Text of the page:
Egypt does not have a real-time payments system in place. However, in April 2021, the central bank announced plans to introduce a real-time payments module in the future. Egypt remains a cash-driven society, with consumers preferring to use cash for day-to-day transactions. With the government working to improve financial inclusion and infrastructure, the use of electronic payments is expected to increase over the next few years.
To boost non-cash transactions, the Central Bank of Egypt (CBE) is restricting cash and check payments, focusing on mobile payment accounts and introducing new laws to promote electronic payments. Amid the COVID-19 pandemic, the payments market is undergoing a major change and Egyptian consumers are increasingly opting for secure payments such as contactless — a step towards cashless payments.
The Egyptian Banks Company (EBC) has begun introducing the Immediate Payments Network, a new real-time payments scheme modeled on India’s UPI and sponsored by the central bank. (At the time of writing, the scheme was in a pilot phase with a handful of banks.)
The original rollout plan was aggressive, seeking to capitalize on momentum at the time to get to market quickly with widespread participation from the country’s banks. And then the pandemic intervened.
With COVID also having followed a period of recession, further issues around scheme sponsorship left the market reluctant to invest in new projects. Driving participation will therefore be challenging in a market where key stakeholders are now more risk averse than they otherwise would be regarding experimental, innovative schemes.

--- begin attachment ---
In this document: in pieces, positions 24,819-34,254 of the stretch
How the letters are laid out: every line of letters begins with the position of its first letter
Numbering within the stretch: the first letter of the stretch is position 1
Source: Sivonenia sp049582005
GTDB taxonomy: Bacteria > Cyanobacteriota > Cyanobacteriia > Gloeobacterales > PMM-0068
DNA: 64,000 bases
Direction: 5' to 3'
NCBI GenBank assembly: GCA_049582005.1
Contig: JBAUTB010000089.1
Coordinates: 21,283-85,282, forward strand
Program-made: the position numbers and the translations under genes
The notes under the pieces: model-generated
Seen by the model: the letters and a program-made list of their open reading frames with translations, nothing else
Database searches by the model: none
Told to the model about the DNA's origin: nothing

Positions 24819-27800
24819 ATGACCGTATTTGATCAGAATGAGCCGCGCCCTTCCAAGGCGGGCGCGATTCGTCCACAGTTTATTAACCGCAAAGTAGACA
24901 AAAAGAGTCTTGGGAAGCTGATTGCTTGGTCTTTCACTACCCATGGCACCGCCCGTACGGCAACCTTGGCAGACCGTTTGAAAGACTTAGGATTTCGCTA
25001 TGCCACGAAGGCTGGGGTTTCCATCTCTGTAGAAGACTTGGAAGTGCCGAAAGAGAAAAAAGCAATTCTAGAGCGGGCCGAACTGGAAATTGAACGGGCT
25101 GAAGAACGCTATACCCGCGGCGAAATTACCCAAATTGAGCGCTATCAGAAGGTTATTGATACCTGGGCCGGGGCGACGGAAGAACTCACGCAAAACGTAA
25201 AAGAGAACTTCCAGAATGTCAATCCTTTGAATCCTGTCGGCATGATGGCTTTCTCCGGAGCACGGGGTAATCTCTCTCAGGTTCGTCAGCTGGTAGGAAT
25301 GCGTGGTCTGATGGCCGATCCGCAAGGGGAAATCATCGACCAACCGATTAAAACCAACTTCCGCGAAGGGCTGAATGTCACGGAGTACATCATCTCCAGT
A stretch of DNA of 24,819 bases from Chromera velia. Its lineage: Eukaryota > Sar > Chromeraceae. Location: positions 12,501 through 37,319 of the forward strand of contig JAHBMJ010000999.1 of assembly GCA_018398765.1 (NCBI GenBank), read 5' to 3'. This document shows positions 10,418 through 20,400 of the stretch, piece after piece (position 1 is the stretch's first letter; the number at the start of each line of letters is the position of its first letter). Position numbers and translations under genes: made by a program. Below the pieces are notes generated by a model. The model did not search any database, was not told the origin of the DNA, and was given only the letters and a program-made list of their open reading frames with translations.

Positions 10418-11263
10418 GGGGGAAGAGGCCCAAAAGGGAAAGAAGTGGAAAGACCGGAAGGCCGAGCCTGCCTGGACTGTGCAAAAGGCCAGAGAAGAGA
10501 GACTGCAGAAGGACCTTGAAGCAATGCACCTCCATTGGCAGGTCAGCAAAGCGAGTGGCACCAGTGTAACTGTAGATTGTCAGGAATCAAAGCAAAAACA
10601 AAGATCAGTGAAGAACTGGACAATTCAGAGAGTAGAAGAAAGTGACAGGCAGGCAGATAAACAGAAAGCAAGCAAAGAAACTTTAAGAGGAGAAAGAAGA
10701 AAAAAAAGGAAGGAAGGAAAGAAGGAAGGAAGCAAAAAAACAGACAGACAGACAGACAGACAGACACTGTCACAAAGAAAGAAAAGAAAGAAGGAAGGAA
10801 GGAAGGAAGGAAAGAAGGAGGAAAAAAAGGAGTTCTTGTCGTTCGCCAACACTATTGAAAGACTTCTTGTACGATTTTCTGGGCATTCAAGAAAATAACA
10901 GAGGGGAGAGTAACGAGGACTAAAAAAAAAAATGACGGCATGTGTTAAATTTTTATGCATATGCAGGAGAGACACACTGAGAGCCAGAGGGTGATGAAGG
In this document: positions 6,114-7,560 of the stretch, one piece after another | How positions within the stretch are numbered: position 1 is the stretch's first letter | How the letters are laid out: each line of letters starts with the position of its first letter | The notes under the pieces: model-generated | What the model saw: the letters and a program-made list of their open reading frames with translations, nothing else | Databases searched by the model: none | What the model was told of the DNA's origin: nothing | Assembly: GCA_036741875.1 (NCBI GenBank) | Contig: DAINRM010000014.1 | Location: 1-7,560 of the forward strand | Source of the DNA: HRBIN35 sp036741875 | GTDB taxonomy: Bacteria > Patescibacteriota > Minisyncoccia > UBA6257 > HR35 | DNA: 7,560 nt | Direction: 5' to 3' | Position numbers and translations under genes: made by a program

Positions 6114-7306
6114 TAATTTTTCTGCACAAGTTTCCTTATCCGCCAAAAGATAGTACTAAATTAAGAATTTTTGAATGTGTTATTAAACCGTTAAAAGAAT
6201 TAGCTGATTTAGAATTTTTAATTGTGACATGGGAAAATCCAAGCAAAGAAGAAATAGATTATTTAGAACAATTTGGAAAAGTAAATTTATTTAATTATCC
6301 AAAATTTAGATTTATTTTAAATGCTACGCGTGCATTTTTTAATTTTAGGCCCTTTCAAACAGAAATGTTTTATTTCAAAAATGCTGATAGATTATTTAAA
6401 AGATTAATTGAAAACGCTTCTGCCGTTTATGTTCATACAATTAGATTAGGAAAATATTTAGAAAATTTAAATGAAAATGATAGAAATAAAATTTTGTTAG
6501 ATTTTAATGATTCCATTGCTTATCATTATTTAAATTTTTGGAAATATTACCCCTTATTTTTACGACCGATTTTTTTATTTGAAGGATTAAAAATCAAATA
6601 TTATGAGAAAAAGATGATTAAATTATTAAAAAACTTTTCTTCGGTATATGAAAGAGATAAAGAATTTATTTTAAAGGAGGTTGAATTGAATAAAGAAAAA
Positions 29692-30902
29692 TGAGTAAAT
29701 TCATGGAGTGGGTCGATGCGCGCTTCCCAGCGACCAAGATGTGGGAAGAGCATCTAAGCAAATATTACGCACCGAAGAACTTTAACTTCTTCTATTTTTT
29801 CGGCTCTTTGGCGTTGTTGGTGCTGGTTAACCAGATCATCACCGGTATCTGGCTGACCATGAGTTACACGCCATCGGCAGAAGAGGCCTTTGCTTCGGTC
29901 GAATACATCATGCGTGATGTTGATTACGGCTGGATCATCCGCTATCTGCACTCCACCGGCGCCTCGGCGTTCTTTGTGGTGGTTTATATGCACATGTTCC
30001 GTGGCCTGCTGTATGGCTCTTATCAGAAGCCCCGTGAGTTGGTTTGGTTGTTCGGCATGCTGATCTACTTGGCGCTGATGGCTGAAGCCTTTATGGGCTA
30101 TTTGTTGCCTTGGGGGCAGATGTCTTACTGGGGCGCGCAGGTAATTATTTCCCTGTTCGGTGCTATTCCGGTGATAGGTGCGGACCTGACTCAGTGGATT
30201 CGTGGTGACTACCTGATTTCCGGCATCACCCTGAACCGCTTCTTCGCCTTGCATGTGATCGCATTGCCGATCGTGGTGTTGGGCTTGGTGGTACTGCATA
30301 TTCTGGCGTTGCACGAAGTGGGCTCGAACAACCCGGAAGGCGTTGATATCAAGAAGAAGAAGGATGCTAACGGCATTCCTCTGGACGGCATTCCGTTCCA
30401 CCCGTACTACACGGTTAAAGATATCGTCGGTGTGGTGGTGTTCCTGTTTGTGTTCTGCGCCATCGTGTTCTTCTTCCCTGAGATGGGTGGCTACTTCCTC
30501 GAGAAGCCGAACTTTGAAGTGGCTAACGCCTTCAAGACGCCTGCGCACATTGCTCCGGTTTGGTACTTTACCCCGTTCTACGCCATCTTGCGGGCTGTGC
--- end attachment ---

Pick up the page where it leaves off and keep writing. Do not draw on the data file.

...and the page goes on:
Furthermore, Egypt is not expected to follow ISO 20022. This presents future challenges regarding both local and cross-border interoperability, although there is a counterpoint to criticism regarding this decision: many adults are unbanked and there is also no existing national ID. This all adds up to the feeling that the UPI model is a better bet.
The hope from industry-watchers on the ground is that all banks will be mandated to participate in the scheme, and that they will be expected to allow for fintech and non-traditional PSP connectivity. This in turn would accelerate the innovations needed for real-time payments to make an immediate impression on a cash-reliant society; only value-added consumer use cases will displace cash and drive rapid adoption. The question is whether such a scenario will shake enough banks out of their “wait and see” mode, given how satisfied many appear with revenue they currently receive from card payments. But they should be in no doubt that real-time payments are coming, and they represent a big opportunity for organizations prepared to be proactive in pursuit of growth. Those that don’t get on board — even today’s market leaders — risk coming out on the wrong side of changing consumer expectations.
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